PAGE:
April 15–21 marks Volunteer Appreciation Week. Marine Corps volunteers are a special kind of volunteer; they already sacrifice a vast amount as members of the Marine Corps family, and choose to add more by giving their time and attention to others in need.
Volunteering can also help both Marines and their families be successful in their lives and careers. Volunteering can build leadership skills, which can help make the transition to civilian life easier. It can help with stress relief; contributing towards a personal cause that has deep meaning to you can help add purpose to your life.
We asked installations to highlight some of their favorite volunteers below. Although we’ve only highlighted a few here, Marine and Family programs acknowledges and thanks volunteers for their tireless efforts in building a stronger Corps.
Henderson Hall: SSgt Mildred Shines
SSgt Mildred Shines is a Maryland native with roots in Prince George’s County. She has served in the Marine Corps for almost 10 years and continues to excel in her academic and personal endeavors. Her recent promotion to SSgt reflects her dedication, commitment and perseverance towards excellence in achievement.
“She is determined and self-motivated,” added a colleague at her recent promotion. The same can be said about SSgt Shines’ work ethic as she mentors students at Long Branch Elementary. SSgt Shines has been a volunteer with the School Liaison Program at Henderson Hall for two consecutive years with Arlington Public Schools.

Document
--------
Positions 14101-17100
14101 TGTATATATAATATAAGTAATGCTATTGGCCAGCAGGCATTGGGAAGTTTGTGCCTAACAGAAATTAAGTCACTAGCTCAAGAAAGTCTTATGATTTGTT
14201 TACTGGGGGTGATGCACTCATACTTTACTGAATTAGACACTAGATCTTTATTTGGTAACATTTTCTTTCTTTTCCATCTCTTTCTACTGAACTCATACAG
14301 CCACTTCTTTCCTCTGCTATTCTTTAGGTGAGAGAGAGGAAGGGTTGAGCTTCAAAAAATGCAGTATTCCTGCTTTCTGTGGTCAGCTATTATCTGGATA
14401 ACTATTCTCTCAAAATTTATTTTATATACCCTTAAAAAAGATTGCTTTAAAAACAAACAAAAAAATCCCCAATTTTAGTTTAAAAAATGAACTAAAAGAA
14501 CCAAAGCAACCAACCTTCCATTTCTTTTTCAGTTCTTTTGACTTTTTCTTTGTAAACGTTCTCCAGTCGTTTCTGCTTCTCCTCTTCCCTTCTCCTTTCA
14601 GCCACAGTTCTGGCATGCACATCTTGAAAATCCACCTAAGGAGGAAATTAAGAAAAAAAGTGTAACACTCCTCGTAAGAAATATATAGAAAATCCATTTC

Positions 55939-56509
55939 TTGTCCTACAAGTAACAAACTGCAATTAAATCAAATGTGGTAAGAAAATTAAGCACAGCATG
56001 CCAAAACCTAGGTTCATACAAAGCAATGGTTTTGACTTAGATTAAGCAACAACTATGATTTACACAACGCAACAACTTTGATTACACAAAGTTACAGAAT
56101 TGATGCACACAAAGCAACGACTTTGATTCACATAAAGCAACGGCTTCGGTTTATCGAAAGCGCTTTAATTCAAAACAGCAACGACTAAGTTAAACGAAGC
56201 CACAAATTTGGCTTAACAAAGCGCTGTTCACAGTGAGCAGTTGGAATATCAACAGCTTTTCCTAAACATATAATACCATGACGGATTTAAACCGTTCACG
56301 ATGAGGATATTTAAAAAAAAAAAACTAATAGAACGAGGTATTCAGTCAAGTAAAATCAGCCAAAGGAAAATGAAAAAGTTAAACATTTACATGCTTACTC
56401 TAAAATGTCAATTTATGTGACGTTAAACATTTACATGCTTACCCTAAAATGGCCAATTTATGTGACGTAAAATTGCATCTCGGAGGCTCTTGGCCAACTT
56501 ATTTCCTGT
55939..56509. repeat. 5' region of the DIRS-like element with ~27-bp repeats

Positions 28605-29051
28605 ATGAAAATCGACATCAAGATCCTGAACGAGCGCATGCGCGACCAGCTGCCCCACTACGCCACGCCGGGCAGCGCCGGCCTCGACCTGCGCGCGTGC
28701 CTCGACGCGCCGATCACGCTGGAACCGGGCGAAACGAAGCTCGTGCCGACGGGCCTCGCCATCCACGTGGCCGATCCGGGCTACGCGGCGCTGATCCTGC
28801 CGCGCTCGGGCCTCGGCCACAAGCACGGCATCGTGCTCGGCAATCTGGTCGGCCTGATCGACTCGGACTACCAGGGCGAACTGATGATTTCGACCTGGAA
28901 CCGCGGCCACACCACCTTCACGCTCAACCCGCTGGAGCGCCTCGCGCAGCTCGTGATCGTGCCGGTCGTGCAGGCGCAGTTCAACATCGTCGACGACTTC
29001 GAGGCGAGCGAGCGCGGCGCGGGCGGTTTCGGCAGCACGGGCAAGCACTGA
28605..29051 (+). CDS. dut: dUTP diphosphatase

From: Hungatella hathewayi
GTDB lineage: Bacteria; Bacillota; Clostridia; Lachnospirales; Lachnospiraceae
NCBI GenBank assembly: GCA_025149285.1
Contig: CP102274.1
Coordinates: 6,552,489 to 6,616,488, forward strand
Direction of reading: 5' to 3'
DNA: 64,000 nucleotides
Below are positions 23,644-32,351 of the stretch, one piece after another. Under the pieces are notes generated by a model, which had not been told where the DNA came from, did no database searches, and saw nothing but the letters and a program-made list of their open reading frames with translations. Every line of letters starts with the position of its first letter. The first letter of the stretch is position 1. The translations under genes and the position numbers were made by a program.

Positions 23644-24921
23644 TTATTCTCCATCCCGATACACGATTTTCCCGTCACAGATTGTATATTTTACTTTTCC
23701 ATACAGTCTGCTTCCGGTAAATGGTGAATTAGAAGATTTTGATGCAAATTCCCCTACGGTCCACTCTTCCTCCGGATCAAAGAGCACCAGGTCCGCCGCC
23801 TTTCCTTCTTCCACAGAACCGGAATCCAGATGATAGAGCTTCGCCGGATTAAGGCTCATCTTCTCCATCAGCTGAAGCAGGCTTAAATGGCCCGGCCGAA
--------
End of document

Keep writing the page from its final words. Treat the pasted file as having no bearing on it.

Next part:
She began volunteering ardently as a high school student; ten years later, SSgt Shines continues to devote her leisure time to organizations such as Toys for Tots and Young Marines.
Her charisma resonates with the students at Long Branch as she combines humor and reading with her style of mentoring. SSgt Shines says, “Volunteering creates a lasting impact on the mentor and mentee. I try and maintain a peppy attitude by thinking that the kids are my family members.” SSgt Shines’ positive attitude and dedication are why she is remains a beloved favorite amongst the elementary students and a treasured volunteer with Henderson Hall.
MCAS Beaufort: Gemma Downard
MCAS Beaufort is teeming with exceptional spouses and Gemma Downard is one of the best.
Downard attended a L.I.N.K.S. Class in May of 2015 and without hesitation, decided to join the L.I.N.K.S. Team as a volunteer. Winning volunteers through the L.I.N.K.S. program is not new, but Gemma’s story is a little different; her spouse is a British Royal Airman.
MCAS Beaufort is the home to an F-35 training squadron which gives it the honor of hosting service members and their spouses from the United Kingdom. The L.I.N.K.S. program was honored to gain Gemma as a volunteer. Gemma took the program further, asking if she could create L.I.N.K.S. for British Families. She helped the MCFTB and L.I.N.K.S. program understand what it is like to be a British Spouse on a Marine Corps installation and the differences in services provided. Downard gave great insight on challenges experienced acclimating to the Marine Corps. Thanks to Downard, incoming British Royal Air Force, British Royal Navy personnel, and their families can take a L.I.N.K.S. for BRITS program during their Welcome Aboard Week.